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Brauer Sails Into the Record Books

Thu, 03/07/2024 - 21:06
As dawn broke in A Coruña, Spain, Thursday morning, Cole Brauer sailed First Light into the harbor, completing a 130-day round-the-world journey as part of the Global Solo Challenge.
@globalsolochallenge, @colebraueroceanracing

After successfully completing her 27,759-mile solo nonstop sail around the world last Thursday as part of the Global Solo Challenge, Cole Brauer received myriad Instagram thank-yous for having not only inspired a generation of young women (and at the beginning of International Women’s Month, no less) who might not otherwise have taken up a historically male-dominated sport, but also for having inspired everyone — young and old, male and female.

One commenter, @dlw_lifestories, went so far as to say the 29-year-old former East Hamptoner, who now lives in Maine, “should be the International Person of the World. She should be on magazine covers, tv screens, behind the microphone, she should be everywhere so everyone can be inspired.”

Following her finish, at 8:23 local time in A Coruna, Spain, last Thursday, Marco Nannini, the Global Solo Challenge’s race director, said that “fewer than 200 people have achieved this feat” — sailing solo, nonstop around the world by the three great capes — “since Sir Robin Knox-Johnson became the first to do so in 1969. Cole Brauer is the 18th female and the first U.S. female to enter the history books for one of the toughest sporting endeavors there are. She took 130 days, two hours, and 45 minutes and 38 seconds, setting a new reference time for a solo circumnavigation on a 40-foot boat, improving by around seven days the previous record set by the late Guo Chuan in 2016.”

Sailing aboard First Light, an Owen Clarke-designed Class40 boat, she was the second-place finisher in the Global Solo Challenge, behind Philippe Delamare, who crossed the finish line on Feb. 24.

Sporting a “Wild Feminist” knit cap, Brauer said during a widely-watched Instagram live stream of her final leg that it had been “a crazy experience. . . . I’ve got mixed emotions, it’s very weird. I’ve been at sea for more than four months, I don’t know how to be human. . . . I don’t want to cry . . . yet. My mom,” who was on one of the escort craft, “said she’s already cried. . . . I’ll still be around, you guys, just not sailing around the world. I can’t thank you guys enough for all your comments. I read them all. . . . It was 58 knots last night . . . there were a lot of slow-downs so I could line it up. . . . I need a mani and a facial, and I need to get my teeth cleaned, really cleaned. . . . The smell of land hit me like a ton of bricks.”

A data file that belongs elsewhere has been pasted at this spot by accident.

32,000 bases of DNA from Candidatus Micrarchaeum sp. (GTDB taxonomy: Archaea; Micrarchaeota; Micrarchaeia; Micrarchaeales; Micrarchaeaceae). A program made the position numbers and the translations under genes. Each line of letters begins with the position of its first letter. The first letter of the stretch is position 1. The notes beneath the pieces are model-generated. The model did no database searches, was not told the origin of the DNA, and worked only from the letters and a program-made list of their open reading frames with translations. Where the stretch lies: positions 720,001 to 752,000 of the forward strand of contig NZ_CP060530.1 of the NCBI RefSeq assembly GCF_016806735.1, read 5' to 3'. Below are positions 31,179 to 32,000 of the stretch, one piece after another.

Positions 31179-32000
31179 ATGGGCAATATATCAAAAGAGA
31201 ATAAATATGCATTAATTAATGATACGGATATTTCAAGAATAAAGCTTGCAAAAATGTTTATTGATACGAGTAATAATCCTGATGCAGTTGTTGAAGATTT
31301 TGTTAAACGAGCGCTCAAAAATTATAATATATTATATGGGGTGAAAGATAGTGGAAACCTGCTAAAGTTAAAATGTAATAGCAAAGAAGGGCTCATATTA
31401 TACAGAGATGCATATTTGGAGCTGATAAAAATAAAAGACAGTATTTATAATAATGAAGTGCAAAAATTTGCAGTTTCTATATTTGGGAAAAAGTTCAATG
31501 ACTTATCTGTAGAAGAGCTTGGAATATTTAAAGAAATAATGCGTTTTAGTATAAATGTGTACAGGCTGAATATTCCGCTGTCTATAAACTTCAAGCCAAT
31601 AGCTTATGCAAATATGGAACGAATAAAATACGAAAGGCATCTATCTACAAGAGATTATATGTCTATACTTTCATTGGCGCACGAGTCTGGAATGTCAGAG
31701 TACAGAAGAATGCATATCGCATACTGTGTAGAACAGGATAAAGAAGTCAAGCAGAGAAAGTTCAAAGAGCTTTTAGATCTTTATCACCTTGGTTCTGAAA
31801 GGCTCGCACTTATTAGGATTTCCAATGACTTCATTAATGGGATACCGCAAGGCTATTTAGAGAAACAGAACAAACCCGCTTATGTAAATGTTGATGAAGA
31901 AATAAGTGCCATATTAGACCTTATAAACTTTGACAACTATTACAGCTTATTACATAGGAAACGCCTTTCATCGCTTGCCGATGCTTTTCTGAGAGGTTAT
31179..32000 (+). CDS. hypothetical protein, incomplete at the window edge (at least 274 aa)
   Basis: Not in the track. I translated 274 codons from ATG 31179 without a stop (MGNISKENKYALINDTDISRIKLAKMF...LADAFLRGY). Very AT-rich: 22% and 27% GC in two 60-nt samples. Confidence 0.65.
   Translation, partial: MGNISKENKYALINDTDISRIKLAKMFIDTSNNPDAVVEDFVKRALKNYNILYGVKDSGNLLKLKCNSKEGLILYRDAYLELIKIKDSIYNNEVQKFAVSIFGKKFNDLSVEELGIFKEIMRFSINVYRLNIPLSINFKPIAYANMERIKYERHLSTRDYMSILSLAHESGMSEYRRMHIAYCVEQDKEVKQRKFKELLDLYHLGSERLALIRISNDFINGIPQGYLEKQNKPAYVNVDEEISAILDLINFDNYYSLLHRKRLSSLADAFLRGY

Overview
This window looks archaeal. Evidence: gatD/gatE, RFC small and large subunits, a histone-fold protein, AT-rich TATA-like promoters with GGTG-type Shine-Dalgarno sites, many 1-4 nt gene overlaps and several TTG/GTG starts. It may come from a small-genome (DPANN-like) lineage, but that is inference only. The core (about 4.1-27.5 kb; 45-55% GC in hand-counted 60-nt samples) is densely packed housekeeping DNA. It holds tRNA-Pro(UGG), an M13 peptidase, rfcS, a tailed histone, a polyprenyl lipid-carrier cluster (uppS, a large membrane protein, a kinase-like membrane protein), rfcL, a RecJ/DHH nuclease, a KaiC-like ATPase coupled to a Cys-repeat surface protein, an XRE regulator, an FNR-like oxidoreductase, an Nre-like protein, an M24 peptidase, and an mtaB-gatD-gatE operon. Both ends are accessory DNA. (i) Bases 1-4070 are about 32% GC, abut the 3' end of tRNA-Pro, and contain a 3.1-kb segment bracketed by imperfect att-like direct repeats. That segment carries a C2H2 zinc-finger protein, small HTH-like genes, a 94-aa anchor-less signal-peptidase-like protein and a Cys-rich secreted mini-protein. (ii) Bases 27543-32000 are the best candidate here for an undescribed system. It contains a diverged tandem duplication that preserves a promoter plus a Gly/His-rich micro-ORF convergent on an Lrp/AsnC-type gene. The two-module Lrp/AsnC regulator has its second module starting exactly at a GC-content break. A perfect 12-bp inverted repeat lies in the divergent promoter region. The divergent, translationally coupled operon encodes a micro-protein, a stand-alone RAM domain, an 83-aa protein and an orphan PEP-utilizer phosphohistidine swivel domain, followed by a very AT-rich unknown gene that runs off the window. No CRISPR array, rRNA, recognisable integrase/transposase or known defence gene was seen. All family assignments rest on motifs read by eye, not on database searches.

Brauer graduated from East Hampton High School and as she posted almost daily Instagram updates on her @colebraueroceanracing page, people who knew her here watched her journey especially closely. “I’m so terribly proud of her,” said Alice Wood of the East Hampton Farm Museum, who used to babysit for the celebrated sailor and her twin sister, Dalton, beginning when they were infants. “She and her sister were always used to the water, they could swim from the age of 5. When they were 7, they swam in the ocean. I know because they had me take them down there, from the bay to Indian Wells. I told them I couldn’t swim in the ocean. I made sure they swam near the lifeguards. . . . They were fine, but I was a nervous wreck.”